“Could you just do this for me” is not delegation.

I’m not going to give that a name. Sometimes it’s fine and sometimes it’s not okay to ask that.  Sometimes you don’t mind and sometimes you do. Any number of factors, like your relationship, how many times you’ve asked before and so on will dictate your reaction to both asking and being asked to do something. But, however you look at it, that is not delegation.

If you were developing a new manager how far up the priority list would you put learning the skill of delegation?

Delegation is the No 1 skill that you must master if you want to master management.

If you have a team, then the wheels that are going to keep that team moving forward will be oiled by your skill at delegation and if you are a lone wolf then the techniques that are required for an effective delegation will be the same. You just miss out the “Can you do this for me?” bit

That bit is the smallest part of an effective delegation but it’s often the only part that takes place.

That is the problem with the skill of delegation. There is a great deal to it. As a result, finding the time to get to grips with it so that it serves you well, making it a priority is a problem.

To delegate well you need to be:

  • A good planner, with an eye to the bigger picture and the detail.
  • You need to have objective setting nailed.
  • You need to be able to communicate.
  • You need to be a great listener as well as being persuasive.
  • You must have know what everyone is great at and what they need to work on.
  • You must understand their motivations.
  • You need to know what they are lacking in confidence about and vice versa.
  • You need to be open minded as well as being focused on achieving the objective.
  • You have to trust, but you have to support.
  • You have to monitor performance.
  • You must get the skill of feedback in the bag.
  • You may well need team building skills as well.
  • If that’s not enough you also need to have access to resources.
  • and above all you must be strong on your time management.

Have I missed anything? (please comment!)

In short you need all the skills of being a great manager to pull this one thing off and if you have those skills then you need to remember to bring them all together for effective delegation

It takes time to master the skills and any manager must master them to be truly effective and you need to do it from Day one. 

Chambers dictionary defines delegation as.

delegation noun 1 a group of delegates. 2 the act of delegating or the state of being delegated. ETYMOLOGY: 17c.

Don’t you just love a dictionary definition that uses the one word that you are trying to understand so to delegate is:

delegate verb (delegateddelegating1 to give (part of one’s work, power, etc.) to someone else. 2 to send or name someone as a representative, as the one to do a job, etc. noun someone chosen to be the representative for another person or group of people e.g. at a conference or meeting. delegable adjETYMOLOGY: 14c: from Latin delegate, delegatum, from de away + legare to send as ambassador.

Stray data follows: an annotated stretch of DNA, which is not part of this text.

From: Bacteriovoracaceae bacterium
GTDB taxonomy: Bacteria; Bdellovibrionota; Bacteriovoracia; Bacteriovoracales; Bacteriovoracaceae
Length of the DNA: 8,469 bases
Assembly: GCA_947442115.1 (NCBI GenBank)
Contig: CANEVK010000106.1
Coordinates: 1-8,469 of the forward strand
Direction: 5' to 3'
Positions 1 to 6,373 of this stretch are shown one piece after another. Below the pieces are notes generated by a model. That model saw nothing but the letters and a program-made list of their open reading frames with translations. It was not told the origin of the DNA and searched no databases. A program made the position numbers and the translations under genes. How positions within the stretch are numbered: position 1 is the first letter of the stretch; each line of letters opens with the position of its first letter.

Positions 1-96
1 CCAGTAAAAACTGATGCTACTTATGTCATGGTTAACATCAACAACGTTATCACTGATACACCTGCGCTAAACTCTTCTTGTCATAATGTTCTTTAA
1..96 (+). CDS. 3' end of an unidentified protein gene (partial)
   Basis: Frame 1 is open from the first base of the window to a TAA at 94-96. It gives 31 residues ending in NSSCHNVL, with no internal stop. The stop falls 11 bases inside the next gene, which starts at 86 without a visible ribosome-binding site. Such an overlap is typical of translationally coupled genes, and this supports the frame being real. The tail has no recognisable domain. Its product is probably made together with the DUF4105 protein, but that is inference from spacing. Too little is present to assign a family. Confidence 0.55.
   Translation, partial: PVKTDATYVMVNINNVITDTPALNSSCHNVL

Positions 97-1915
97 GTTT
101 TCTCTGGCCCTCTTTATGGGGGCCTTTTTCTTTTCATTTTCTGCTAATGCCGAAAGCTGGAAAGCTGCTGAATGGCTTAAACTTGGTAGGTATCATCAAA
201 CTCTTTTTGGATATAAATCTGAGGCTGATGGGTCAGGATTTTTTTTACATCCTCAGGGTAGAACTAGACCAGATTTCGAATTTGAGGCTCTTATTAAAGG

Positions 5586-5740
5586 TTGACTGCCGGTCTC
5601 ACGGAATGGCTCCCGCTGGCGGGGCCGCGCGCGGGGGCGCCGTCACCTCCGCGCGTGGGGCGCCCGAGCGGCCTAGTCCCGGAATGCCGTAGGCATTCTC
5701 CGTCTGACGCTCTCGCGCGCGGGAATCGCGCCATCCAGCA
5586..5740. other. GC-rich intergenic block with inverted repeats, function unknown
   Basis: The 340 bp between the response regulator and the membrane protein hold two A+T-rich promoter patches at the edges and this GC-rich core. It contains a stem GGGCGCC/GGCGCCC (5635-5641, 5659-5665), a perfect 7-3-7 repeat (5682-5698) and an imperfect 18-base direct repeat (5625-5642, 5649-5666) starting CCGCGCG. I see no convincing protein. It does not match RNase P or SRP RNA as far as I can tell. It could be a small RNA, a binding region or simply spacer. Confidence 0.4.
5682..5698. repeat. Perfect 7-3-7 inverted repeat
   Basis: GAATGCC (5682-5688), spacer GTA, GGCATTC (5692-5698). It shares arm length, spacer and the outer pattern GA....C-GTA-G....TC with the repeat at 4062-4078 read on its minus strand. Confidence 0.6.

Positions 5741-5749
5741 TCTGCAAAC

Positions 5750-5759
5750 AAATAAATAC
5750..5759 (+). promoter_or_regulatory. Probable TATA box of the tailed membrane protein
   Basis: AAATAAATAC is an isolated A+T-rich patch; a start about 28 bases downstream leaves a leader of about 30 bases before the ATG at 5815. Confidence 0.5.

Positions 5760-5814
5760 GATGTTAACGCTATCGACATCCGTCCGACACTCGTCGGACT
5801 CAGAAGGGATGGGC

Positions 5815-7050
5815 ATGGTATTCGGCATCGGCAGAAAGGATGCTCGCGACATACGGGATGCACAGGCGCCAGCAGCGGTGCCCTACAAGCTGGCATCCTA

And that’s the problem. It’s that word ‘give’ or ‘send’ in the definition. It implies that this is a one-way process. And it is, but the direction is the other way. The implication is that the delegation is about the person doing it for you, but the reality is to be effective at delegating that you have to flip mind-set the other way around. To delegate well you must adopt the mind-set that you are the one doing the serving.

If you have an organisation chart, whether on paper or in your mind, the manager is at the top with the cascade down to the junior members of the team. The first thing you must do to be effective delegator is to flip it. You need to focus on what you can do for the person you are delegating to and not what they can do for you.

Effective delegation starts with the mind-set of “what can I do to make sure that they can do this?”. 

And that means planning and asking and listening and reviewing and monitoring and giving feedback and playing to people strengths and developing them and providing them with whatever they need to do a great job. ‘Can you do this for me’ doesn’t cut it. 

Bridget Marchi is a learning and development consultant, executive coach and mediator. With over 25 year’s experience in publishing and online fashion she is passionate about working with people to develop strong foundation skills that will support them through their career. Whilst she has extensive experience of delivering classroom style she now offers online learning options with The Time Management ToolBox and Steps to Success, a self-coaching programme for long term success (click the link to get the early bird offer of just £20 – less than half price). She has also published The Management Jigsaw, a management induction course in a book. www.whatdoesamanagerdo.com